Salaries: a perfect storm
Earlier this year pay awards were predicted to return to pre-pandemic levels – that’s at least 2.5% in old money to you and me – but the cost of living crisis has caused a rapid rethink for workers, nearly all of whom are worried about meeting rising costs. With many sectors already striking and no end in sight, we could be in for the perfect storm.
Recent indications are that salary demands are 10% plus (and more in some sectors) which could lead to more inflation. There is already a lack of available staff across all sectors which, coupled with perceived low pay, could fuel retention issues and so on. We could see the biggest pay increases since 2008 and way more than the current rate of inflation.
We have already seen reports of huge increases for new starters as employers fight to get the staff they need, resulting in rises for existing staff also.
In the last year or so everything seems to have been frozen in time, but with the jobs market now recovering, industry getting back on its feet and prices rising, employees are starting to feel that it is time their employers recognised their worth. The lack of security that prevailed during the height of the pandemic seems to have disappeared, with the number of redundancies and collapsed companies predicted not materialising.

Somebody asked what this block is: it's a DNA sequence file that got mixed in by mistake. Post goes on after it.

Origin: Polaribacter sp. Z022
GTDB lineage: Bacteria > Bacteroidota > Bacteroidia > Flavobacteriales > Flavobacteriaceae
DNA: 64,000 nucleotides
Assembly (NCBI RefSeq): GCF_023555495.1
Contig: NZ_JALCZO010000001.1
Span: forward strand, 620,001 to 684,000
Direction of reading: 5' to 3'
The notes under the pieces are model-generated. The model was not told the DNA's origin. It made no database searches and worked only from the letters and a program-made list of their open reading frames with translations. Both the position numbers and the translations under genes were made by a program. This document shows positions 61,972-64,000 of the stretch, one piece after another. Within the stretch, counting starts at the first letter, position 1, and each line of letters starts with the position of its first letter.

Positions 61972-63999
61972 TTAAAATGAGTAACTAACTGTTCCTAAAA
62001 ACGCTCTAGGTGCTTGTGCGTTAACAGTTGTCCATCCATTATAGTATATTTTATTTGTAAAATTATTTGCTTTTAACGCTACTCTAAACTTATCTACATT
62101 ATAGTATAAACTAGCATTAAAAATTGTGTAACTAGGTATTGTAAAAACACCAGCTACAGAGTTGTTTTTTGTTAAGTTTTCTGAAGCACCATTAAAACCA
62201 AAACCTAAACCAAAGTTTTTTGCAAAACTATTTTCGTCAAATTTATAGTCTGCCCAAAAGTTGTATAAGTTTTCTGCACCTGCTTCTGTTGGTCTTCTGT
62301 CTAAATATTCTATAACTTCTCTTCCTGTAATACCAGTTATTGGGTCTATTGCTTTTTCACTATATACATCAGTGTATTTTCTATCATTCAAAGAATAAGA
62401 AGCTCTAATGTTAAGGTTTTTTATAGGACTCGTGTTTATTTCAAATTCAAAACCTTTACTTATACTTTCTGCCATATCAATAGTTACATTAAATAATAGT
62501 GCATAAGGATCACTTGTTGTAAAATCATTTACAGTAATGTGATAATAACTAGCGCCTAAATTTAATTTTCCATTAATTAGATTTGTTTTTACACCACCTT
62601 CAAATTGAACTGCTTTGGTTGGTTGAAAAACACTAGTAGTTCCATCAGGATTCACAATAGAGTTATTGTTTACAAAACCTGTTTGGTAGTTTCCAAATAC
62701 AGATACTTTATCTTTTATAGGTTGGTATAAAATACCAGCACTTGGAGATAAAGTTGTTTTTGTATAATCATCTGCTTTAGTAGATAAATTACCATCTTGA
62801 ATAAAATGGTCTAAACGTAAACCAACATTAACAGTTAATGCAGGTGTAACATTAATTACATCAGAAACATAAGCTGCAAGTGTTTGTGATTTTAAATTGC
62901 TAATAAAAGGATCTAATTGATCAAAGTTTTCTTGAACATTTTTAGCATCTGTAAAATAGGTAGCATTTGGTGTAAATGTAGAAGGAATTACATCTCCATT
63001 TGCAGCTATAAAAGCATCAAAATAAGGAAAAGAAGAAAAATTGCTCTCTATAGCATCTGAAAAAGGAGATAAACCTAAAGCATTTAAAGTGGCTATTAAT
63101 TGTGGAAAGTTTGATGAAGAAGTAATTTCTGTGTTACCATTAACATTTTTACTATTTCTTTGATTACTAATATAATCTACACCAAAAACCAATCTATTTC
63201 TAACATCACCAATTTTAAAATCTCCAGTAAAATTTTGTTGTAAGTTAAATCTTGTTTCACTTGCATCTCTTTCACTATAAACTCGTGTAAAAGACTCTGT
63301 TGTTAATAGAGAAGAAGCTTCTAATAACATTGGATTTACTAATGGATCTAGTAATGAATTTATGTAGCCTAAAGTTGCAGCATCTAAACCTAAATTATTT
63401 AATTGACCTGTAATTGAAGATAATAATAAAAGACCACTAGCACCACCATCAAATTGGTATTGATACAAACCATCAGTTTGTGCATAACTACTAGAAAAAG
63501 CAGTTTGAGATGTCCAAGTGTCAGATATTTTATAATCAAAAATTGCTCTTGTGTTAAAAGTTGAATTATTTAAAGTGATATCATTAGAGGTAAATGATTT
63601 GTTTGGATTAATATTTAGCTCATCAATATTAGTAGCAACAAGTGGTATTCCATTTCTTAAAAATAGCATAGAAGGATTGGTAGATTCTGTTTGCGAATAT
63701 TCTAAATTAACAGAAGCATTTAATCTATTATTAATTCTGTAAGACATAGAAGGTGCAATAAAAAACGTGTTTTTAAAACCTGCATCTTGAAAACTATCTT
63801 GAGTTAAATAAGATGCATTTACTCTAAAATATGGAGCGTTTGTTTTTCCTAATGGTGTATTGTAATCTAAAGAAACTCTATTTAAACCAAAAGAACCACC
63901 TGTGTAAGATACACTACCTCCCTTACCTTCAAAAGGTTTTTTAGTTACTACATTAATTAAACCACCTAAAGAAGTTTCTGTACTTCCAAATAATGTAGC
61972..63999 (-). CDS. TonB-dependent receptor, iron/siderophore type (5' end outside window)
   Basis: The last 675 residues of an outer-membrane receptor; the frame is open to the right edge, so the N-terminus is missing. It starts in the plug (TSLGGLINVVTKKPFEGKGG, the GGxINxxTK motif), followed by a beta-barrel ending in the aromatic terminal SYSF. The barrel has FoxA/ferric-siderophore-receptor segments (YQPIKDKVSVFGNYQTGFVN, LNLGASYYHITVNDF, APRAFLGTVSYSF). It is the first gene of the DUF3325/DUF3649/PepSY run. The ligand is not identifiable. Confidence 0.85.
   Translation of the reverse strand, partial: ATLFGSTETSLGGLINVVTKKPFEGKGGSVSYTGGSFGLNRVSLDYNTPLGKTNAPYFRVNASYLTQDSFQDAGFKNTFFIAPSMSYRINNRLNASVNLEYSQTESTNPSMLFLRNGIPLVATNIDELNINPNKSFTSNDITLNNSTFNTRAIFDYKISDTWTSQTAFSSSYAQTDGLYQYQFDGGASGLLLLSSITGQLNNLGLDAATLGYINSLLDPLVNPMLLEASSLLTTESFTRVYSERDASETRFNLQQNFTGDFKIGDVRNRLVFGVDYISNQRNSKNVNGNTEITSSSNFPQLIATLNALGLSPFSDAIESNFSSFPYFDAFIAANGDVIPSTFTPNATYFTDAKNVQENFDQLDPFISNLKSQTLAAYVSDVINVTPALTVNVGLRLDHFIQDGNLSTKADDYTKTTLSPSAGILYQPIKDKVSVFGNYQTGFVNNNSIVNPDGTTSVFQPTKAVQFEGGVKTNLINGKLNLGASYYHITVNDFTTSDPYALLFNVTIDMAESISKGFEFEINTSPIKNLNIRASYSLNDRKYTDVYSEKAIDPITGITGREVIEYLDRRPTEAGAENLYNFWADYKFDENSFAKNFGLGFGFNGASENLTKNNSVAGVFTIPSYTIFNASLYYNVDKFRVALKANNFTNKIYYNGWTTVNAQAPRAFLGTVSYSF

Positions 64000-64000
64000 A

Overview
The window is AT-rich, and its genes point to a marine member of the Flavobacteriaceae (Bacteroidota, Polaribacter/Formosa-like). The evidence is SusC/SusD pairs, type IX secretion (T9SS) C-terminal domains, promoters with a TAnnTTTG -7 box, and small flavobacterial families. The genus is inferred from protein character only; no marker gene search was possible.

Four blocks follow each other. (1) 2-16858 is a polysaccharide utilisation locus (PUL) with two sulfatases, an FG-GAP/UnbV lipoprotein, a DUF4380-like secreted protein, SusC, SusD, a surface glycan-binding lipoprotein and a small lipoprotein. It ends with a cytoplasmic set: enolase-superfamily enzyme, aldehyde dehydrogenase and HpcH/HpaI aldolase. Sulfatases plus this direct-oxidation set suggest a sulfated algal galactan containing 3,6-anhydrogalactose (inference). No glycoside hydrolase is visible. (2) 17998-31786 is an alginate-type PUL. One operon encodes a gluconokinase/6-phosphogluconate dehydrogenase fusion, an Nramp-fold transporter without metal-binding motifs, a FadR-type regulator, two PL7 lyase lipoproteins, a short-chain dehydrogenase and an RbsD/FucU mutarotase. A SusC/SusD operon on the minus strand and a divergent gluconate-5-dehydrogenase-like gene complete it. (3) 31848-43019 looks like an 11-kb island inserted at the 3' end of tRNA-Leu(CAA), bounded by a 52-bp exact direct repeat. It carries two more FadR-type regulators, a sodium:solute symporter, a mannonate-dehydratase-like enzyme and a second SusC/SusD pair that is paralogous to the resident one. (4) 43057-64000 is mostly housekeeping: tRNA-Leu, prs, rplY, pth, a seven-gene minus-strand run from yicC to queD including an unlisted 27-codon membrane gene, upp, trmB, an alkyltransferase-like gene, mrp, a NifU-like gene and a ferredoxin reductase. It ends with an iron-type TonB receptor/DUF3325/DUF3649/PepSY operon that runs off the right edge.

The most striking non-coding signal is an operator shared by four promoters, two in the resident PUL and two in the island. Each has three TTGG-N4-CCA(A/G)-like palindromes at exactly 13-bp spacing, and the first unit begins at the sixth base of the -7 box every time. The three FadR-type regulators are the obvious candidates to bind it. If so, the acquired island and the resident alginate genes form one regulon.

As a consequence, employees are looking for a sign that they are valued by their employers which usually means a pay rise, or two!
According to research carried out by XpertHR, over four in five employers (84.8 per cent) expect to increase pay at their next annual review, with the remainder either unsure or expecting a pay freeze.
Additional research carried out by HR software provider CIPHR, has suggested that workers are looking at their salaries and comparing them to their job role and experience; the result being that over 40% believe they are being paid less than they should be.
With the market shifting to being candidate led, employers will need to think carefully about what they will be offering their staff in this years’ round of pay awards. Whilst money is only one motivator – and not usually the biggest – it is still one that makes employees feel valued and wanted. Throw in career development, work-life balance, remote working, poor line management and recruitment issues and you can see the challenge of retaining and rewarding the workforce.
Who would be in HR at the moment?